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Unilever plucks UK soy drink from shelves

By Shane Starling , 18-Apr-2008

Unilever has withdrawn its soy juice - AdeZ - in the UK, after little more than 18 months on market after consumers failed to connect with its health messaging.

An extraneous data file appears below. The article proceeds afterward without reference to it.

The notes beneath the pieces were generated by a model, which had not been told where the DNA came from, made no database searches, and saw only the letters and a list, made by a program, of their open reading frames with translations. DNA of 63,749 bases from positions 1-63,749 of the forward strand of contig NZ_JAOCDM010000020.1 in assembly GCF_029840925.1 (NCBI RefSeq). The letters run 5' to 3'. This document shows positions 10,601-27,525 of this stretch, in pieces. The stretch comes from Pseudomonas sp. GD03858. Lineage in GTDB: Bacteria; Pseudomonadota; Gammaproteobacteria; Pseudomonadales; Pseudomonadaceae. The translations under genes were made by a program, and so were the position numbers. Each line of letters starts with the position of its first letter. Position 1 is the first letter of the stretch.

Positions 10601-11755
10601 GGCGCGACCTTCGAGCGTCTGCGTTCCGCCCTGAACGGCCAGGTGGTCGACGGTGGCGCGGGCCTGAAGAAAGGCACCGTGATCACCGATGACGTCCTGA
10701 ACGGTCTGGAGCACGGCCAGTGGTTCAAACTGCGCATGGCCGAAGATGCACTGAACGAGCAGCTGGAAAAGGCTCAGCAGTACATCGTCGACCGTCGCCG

The product that came in several soy protein-infused juice flavours and was marketed on multiple health benefits, failed to meet performance "benchmarks", Unilever said, despite notching a respectable £10.3m (€12.95m) in sales in its first year. "It was decided that the money required to raise that awareness sufficiently would be better spent elsewhere," the company said. It spent €15.1m in a multimedia campaign that included prime time television advertising when it launched the brand in May, 2006, making it Unilever's first brand launch in 12 years. Brand investment Unilever spokesperson Helen Park told NutraIngredients.com that despite 50 per cent of AdeZ's sales coming from "incremental" (new) buyers to the category, as well as an industry standard 40 per cent repeat buying, Unilever decided only a substantial investment in the brand could drive sales growth, which it decided against. "It wasn't a complete disaster but the company decided consumer interest in the category was not as high as expected," she said. "Awareness of the benefits of soy is spreading more slowly than anticipated and has not fuelled the growth required to meet the internal benchmarks which were set for AdeZ." Gerald Klein Essink of Dutch-based soy market analyst PROSOY Research & Strategy, said Adez failed to meet long-term consumer needs. "The fact it was tasty wasn't enough," he said. "Consumers wanted more but it wasn't clear in their minds what that more was - to the level Unilever was expecting anyway. Unilever struggled to explain its benefits." He said soy milk in both ambient and chilled forms was performing better in the UK because the category's premise was more simple - as an alternative to dairy milk with cholesterol-lowering potential. The fact many consumers still associated soy with poor taste and texture despite dramatic formulation progress, also contributed to Adez's demise, he said, while noting that AdeZ was marketed as soy-infused juice rather than a juice-infused soy drink. Market analyst Organic Monitor said it expected Unilever to show more support for the brand and criticised its product positioning. "Although the soy drinks market remains crowded, the withdrawal of the AdeZ brand comes as a surprise," it said. "The multinational was quoted as 'throwing the kitchen sink' into the AdeZ brand; indeed, initial high sales have been marketing-driven." It added: "However, consumer acceptance is believed to have been low due to product positioning. AdeZ was launched to capitalise on high growth in the dairy alternative and functional beverage market, however it was not successfully positioned in either market." "Whilst established brands like Alpro and Innocent have gone from strength to strength, AdeZ struggled to find its identity in a sophisticated market. Indeed, will AdeZ be remembered as a failure of a soya drink or juice smoothie?" Business as usual Adez, which has been a successful brand for Unilever in South American markets for more than 20 years, remains on the market in Ireland and the Netherlands. Gerbert van Genderen Stort, senior press officer for Unilever in the Netherlands, said Dutch consumers had responded positively to the product since it was launched there in March in one litre (€1.99) and 250ml (€1.60) versions. But he wouldn't reveal sales figures. It had won "2008 Product of the Year" for milk and soy-based products at a major consumer products show, he said. "The product has met our expectation and we are looking at developing some new flavours this year," he said. "Unilever is also looking at other European markets in which to launch the product." AdeZ in the UK AdeZ was also fortified with vitamin and minerals, was available in three flavours but did not employ the UK-approved cholesterol-lowering health claim, as its 2.7g of soy per 250ml was too low to meet the claim's requirements. On-pack messaging noted its high calcium content and low calorie count (one third the calories of regular juices) and it was promoted as a way for consumers to get one of their daily recommended five servings of fruits and vegetables.

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